An Inclusive Litany


From Rethinking Sexuality: Foucault and Classical Antiquity, edited by H. J. Larmour, Paul Allen Miller, and Charles Platter, published by Princeton University Press:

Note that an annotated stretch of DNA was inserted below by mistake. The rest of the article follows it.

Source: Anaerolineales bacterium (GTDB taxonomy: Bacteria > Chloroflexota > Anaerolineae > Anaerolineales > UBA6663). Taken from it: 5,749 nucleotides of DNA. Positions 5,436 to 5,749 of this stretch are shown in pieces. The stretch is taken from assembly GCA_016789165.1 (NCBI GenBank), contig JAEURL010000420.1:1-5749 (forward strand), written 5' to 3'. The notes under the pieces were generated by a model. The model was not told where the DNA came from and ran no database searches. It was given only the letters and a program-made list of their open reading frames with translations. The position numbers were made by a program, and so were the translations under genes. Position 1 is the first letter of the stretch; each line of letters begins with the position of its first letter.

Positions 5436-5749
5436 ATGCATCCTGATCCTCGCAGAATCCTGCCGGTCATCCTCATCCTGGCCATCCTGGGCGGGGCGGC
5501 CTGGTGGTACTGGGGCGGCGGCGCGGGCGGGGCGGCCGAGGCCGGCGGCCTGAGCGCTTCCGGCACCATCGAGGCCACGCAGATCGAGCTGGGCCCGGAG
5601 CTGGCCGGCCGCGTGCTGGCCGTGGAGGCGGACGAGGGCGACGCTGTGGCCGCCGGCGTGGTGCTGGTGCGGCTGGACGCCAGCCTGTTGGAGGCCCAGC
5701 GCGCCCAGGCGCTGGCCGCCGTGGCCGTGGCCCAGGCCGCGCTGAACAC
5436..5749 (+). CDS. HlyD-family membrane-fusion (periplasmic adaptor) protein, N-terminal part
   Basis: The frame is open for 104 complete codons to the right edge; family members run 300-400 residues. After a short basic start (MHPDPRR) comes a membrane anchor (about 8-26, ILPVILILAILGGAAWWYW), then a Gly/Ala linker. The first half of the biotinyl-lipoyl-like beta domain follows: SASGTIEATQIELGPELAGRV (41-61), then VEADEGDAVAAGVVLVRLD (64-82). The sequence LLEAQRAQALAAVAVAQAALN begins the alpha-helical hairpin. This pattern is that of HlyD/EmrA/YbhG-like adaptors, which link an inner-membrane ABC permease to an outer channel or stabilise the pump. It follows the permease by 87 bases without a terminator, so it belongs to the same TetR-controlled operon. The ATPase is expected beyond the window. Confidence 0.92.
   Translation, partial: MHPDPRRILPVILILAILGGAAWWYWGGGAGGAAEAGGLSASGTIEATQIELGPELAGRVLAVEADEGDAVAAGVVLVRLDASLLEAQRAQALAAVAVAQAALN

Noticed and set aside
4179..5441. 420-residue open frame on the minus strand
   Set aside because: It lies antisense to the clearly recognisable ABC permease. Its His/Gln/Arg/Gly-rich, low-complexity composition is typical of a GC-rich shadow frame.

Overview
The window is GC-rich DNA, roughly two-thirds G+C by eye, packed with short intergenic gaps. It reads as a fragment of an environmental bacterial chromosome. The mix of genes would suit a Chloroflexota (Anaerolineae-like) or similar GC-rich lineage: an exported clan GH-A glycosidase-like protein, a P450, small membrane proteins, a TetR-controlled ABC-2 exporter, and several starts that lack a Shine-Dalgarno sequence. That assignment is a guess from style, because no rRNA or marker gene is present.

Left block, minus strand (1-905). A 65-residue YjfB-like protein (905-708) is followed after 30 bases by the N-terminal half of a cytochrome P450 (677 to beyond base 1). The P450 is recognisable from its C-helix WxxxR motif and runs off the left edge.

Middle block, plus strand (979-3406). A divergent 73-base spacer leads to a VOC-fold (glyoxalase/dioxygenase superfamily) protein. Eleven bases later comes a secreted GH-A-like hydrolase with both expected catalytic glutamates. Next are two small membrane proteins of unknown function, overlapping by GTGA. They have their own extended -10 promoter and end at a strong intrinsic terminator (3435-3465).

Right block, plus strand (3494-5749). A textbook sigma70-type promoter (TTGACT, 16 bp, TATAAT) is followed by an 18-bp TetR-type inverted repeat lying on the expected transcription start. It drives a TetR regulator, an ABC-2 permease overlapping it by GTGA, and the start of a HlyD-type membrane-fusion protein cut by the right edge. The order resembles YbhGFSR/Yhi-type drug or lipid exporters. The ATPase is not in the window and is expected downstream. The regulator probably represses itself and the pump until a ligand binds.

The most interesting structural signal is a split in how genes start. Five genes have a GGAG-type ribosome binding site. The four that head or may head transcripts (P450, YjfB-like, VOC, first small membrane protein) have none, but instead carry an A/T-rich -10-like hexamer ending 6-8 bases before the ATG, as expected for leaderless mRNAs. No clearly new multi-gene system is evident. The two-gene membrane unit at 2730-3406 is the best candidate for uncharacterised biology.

David Halperin... contends that gay male gym culture is a form of Foucauldian political ascesis. To those who label this position a trivialization of Foucault's concept of resistance, he responds that they are mere elitists, "suspicious of any technology of the self that is widely dispersed in a culture, and is genuinely popular." From the Marxist perspective, this is disingenuous at best. In the same text he makes a clear distinction between gay muscles and "the kind of muscles that are produced by hard physical labor." This distinction, in turn, is part of a larger argument that "gay male body-builders," in their inscription of their disciplinary practices on their flesh, should be seen as having "performed a valuable political service on behalf of everyone." While Halperin's position makes the valuable distinction between the complex and largely independent matrices of gay and straight gym culture, it is difficult not to draw the inference that gay muscles are somehow superior to those "produced by hard physical labor." The implication of such a position is twofold. The first is that the service provided to the community by gay male body-builders is more important than that of those who get their muscles through back-breaking labor; hence, gay gym culture is more worthy of the attention of radical theorists than, say, the labors of farm workers picking strawberries in the Rio Grande valley. The second is that none of the young workers sweating in the fields are gay. This is a position difficult to square with a stance that aspires to be antielitist and "truly popular." It defines gay males as essentially upper-middle-class, urban professionals, a definition consistent with Halperin's stated desire not to deny "the possibility that resistance could ever take the form of shopping for the right outfit." Yet Halperin's view represents only one rather narrow interpretation of Foucauldian politics, and to conclude from it that Marxists and Foucauldians share no common ground would be to undervalue the depth and complexity of Foucault's work.

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